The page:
Location: St. Stephen's Entrance, St. Margaret St., London, SW1
Tube Station: Westminster - Map of Houses of Parliament
Category: Government Buildings
Phone: 020/7219-4272 Commons information; 020/7219-3107 Lords information; 020/7222-2219 Jewel Tower; 020/7219-2184 Lord Chancellor's Residence; 0870/906-3773 summer tours
Price: Free, £7 summer tours
Hours: Commons Mon. 2:30-10:30, Tues. and Wed. 11:30-7:30, Thurs. 11:30-6:30, Fri. 9:30-3 although not every Fri.; Lords Mon.-Thurs. 2:30-10; Lord Chancellor's Residence Tues. and Thurs. 10:30-12:30. Closed Easter wk, late July-early Sept., 3 wks for party conference recess mid-Sept.-early Oct., and 3 wks at Christmas
Website: http://www.parliament.uk

When visiting London, there is one landmark that you can’t help but notice, and that it is Big Ben, not named due to it’s sheer size, but after the first Commissioner of Works, Sir Benjamin Hall. It is 96.3 meters (315.9feet) high! It has four clock faces which are 23 feet squared and the minute hand alone, stands at 14 feet long. The numbers on the clock face are 2 feet tall! Now you can understand why it simply can’t be missed! It holds the record of being the “worlds largest four-faced chiming clock.” It did have the record of being the largest four-faced clock in the world, but this has since been overtaken by a clock in Wisconsin. That clock, however, does not chime!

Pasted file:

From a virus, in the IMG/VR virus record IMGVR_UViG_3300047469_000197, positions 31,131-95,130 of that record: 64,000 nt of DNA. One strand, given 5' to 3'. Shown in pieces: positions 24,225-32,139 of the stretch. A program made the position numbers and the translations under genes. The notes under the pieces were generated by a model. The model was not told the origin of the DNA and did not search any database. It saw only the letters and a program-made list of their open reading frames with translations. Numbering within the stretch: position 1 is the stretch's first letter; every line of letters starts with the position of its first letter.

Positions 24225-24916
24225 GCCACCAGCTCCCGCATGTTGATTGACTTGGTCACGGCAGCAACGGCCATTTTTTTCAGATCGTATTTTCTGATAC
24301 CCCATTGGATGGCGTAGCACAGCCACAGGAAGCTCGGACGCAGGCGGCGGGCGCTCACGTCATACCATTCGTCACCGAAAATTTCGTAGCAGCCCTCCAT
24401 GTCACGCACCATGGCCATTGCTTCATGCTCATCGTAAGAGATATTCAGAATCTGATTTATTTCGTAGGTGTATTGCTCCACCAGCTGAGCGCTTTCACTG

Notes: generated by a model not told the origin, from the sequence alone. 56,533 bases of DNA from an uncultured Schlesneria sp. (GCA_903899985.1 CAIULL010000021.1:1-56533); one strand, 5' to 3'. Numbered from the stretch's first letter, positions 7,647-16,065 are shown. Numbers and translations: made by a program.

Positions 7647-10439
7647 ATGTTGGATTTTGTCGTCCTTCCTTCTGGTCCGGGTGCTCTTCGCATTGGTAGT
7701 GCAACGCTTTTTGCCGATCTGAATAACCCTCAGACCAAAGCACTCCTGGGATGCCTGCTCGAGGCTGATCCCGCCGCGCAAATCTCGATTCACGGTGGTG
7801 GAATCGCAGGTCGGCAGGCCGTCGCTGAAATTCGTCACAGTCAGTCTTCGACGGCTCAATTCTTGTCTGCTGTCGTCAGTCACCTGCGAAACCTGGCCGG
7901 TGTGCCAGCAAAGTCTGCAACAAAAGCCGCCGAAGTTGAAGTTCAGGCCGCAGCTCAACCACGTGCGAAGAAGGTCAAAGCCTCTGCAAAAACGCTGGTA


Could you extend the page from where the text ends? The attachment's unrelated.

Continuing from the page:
The tower of the clock, has cells within it to imprison members of parliament for breach of parliamentary privilege, but the last recorded case of this was in 1880. The tower itself isn’t actually open to the general public, but if you have a “special” interest, you can try and make an appointment to visit it through the local MP.

Big Ben lies at the North-Eastern end of the Houses of Parliament. This magnificent building has been the home of the English parliament since before 1547 and was originally called the Palace of Westminster. This is the site that Edward the Confessor had the original palace built in the first half of the eleventh century. However, in 1547, the royal residence was moved, but the Lords continued to meet here and that is how it became the home of the English Parliament!

You can visit the Houses of Parliaments to view debates and also the Prime Minister’s question time, which is, expectedly the busiest time. If you want to arrange a visit to this, you need to book it through an MP or the embassy.

Not only are these fantastic landmarks full of history, they are also magnificent buildings and are part of the culture of London. They have survived many years, and Big Ben, especially, has survived bombings and all sorts and the lengthiest shut down of the clock for maintenance in 22 years was in 2005, and this was for 33 hours. IT has become well known for being a massive part of the New Year’s celebrations in the UK, with the countdown of the new year being on the “bongs” of the clock. Also, in films, it has become known as the biggest way to portray London, and it has been featured in many films.

All in all, you can’t really come to the Capital City of England and not visit Big Ben and the houses of Parliament. London is well known because of these landmarks, and although there are hundreds of things to view in the City, but these are by far, the biggest and best!

Map and nearby restaurants, attractions and pubs:

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